Courageous RAF veteran who survived all of the Second World War and helped cripple Nazis' nuclear weapon plan dies, aged 99
AN RAF veteran who fought throughout the Second World War and was involved in the effort to cripple the Nazis’ nuclear weapons programme has died, aged 99.
Heroic Charles Eldred, of Waterlooville, risked his life throughout the battle against the Germans to deliver devastating blows to the Third Reich’s ambitions to dominate the world.
He volunteered to join the RAF as a teenager in 1939, eventually becoming a navigator on Lancaster bombers with 83 Squadron.
Despite having been given a life expectancy of three months, courageous ‘Chas’, cheated death to survive the entire war – living through three crash landings in the process.
Aged just 22, the former Flight Lieutenant was tasked with leading his Lancaster on a daring raid against a German factory in Norway producing heavy water – a key ingredient to creating an atomic bomb.
Flying out of RAF Coningsby, home of the legendary ‘Dambusters’ from 617 Squadron – which now fly the F-35 stealth jet, Chas ordered his crew to fly as low as possible to dodge the hail of Nazi anti-aircraft fire to deliver his bomb.
It was a raid he revealed to his nephew, Chris Brown, after years of silence about his military service.
Chris, 60, of Alton, said: ‘He was flying along and could see all these planes being shot out the sky. He said to the pilot “the only way we can get in there is to get as low as we could possibly go”.
‘I remember him telling me he felt like he could touch the sea water, it was that low. They were the old guys and veterans – they were 22. The pilot went in. My uncle told him to bring the plane up to drop the bombs which they did.
‘The only way they got out was the same way they went in. The pilot turned it upside down and flew upside about 2ft above the water.’
Chris added: ‘He was one of the very lucky ones that survived the whole war… He was incredibly brave. His life expectancy was three months when he joined.’
Chas died peacefully in Ranvilles Nursing Home, in Titchfield on October 18, with his funeral set to take place on Friday at Oaks Crematorium in Havant.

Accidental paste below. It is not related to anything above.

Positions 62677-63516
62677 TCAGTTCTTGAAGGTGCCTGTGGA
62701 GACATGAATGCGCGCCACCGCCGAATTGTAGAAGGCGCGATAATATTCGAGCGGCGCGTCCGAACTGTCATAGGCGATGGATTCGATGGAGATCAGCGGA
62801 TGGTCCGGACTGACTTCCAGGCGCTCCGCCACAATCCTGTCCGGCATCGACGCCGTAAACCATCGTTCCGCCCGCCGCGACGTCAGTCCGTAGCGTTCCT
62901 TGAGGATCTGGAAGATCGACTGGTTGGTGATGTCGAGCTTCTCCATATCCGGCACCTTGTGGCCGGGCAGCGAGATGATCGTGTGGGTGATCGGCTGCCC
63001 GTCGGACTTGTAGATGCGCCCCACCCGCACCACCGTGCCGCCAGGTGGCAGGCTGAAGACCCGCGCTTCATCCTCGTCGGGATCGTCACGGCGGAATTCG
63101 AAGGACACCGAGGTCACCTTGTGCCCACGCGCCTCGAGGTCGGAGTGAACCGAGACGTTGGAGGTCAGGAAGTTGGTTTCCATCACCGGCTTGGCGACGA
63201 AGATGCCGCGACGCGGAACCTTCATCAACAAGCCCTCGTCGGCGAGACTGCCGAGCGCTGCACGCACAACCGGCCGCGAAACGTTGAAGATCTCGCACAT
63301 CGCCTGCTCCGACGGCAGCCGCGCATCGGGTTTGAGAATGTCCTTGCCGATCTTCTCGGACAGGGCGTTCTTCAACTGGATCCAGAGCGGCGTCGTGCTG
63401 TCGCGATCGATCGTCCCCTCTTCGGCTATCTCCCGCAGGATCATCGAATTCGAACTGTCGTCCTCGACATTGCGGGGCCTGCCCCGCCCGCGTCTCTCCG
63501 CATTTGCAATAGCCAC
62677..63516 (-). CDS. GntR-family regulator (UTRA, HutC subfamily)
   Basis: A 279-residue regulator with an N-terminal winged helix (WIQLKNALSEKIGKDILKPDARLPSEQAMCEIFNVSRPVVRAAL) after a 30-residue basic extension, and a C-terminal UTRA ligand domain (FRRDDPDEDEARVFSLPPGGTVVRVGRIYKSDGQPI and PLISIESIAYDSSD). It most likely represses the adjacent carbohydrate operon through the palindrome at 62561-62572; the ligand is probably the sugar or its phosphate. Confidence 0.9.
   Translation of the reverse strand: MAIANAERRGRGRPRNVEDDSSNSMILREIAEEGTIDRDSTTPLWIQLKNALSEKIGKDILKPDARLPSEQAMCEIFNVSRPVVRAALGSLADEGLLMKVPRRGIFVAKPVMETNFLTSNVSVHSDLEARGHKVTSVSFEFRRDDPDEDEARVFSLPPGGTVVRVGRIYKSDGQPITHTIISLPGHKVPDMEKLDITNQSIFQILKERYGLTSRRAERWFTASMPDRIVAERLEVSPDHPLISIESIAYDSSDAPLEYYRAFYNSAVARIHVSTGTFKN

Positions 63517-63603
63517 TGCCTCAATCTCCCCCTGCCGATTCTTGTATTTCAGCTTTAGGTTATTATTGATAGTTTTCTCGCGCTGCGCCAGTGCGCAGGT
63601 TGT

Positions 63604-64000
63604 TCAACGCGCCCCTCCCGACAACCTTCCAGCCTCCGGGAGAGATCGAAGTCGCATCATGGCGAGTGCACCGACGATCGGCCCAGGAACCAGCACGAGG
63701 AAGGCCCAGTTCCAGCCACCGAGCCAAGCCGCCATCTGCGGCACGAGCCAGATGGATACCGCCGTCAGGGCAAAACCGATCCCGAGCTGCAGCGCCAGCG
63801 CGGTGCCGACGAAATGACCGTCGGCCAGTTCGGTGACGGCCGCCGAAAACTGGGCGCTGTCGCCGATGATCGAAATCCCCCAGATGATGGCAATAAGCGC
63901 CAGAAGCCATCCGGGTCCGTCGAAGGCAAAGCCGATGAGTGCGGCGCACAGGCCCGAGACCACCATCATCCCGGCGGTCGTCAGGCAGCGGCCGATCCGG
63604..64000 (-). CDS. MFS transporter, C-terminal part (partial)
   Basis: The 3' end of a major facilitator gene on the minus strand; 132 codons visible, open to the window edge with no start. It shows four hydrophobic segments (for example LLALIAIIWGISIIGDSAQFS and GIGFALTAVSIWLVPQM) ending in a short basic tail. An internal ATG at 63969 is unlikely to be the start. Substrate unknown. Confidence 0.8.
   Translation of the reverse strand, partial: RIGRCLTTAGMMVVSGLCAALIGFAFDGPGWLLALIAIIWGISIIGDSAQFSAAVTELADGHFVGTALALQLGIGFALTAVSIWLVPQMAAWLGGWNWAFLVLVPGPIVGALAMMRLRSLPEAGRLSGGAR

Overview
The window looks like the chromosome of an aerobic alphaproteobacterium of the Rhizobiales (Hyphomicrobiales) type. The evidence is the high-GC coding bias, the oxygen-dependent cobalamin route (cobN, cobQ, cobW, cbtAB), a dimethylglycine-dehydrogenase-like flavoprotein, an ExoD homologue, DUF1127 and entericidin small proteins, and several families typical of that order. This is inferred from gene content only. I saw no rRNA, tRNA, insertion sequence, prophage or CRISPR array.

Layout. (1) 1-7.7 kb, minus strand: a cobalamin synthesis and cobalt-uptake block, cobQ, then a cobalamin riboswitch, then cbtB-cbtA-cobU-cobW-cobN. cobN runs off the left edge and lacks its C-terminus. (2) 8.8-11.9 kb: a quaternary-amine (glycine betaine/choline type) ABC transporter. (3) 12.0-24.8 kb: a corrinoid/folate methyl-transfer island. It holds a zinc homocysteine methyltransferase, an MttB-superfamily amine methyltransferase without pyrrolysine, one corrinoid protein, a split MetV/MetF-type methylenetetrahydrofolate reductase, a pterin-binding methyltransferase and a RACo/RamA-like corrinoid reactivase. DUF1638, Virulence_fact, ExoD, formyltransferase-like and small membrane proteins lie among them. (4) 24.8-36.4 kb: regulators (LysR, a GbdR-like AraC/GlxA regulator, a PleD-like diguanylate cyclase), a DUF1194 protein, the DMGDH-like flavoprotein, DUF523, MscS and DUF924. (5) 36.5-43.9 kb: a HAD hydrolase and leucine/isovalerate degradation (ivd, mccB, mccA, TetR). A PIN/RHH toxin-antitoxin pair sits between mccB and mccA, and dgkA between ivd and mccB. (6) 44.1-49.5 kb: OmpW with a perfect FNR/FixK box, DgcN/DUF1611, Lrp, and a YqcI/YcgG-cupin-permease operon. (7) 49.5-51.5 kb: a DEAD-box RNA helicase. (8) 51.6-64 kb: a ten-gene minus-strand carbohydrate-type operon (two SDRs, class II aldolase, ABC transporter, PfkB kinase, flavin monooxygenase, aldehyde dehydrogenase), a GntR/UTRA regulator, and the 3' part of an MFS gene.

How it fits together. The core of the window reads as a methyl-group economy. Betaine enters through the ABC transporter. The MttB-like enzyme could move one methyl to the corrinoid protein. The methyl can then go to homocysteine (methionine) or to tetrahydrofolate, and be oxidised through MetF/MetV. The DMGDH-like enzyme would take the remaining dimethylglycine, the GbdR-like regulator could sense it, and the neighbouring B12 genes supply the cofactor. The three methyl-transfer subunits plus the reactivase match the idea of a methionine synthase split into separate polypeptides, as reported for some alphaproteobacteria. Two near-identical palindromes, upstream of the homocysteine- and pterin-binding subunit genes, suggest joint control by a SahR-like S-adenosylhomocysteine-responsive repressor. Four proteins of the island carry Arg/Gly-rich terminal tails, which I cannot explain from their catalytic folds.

He was born on August 6, 1922, in Maidenhead, Berkshire and was the second-oldest of four children.
He left home at 16 to become an engineer in London, working at the Woolwich Arsenal before joining the RAF.
During his time with the air force, Chas was involved in the infamous carpet bombing by the Allies of the German city of Dresden, which killed up to 25,000 civilians.
It was a mission his family said haunted his life, with Chris adding: ‘That affected him quite badly. He knew he was killing civilians which he didn’t like.’
After being demobbed in 1946, Chas went into teaching, eventually becoming the head teacher of Sandhurst Junior School, in Catford, London – a position he held for 25 years until 1985.
Chris’s wife, Tracie said Chas had been an ‘inspirational’ teacher and had touched the lives of so many children.
She added the Dresden bombings had been a painful memory. ‘They were sending their very young men to drop bombs on civilians,’ she said. ‘That haunted him.
‘It was something that had to be done and he was brave enough to do it but it didn’t mean it was something he wanted to do.
‘But he was obviously meant to survive for a reason; the reason was he went on to become a teacher and inspirational headmaster.’
When he retired, he moved to Waterlooville with his wife Edith, who died in 2016 after having been married to Chas for 75 years.
Chas’s funeral will be attended by a bugler from the RAF and a standard bearer from the RAF Association.
Chris added: ‘It’s hard to summarise a guy’s life for 99 years; he was just a good man. There wasn’t a bad bone in his body.’
Chas’s ashes are due to be spread alongside his wife’s at Durdle Door, in Dorset, where the pair enjoyed holidaying.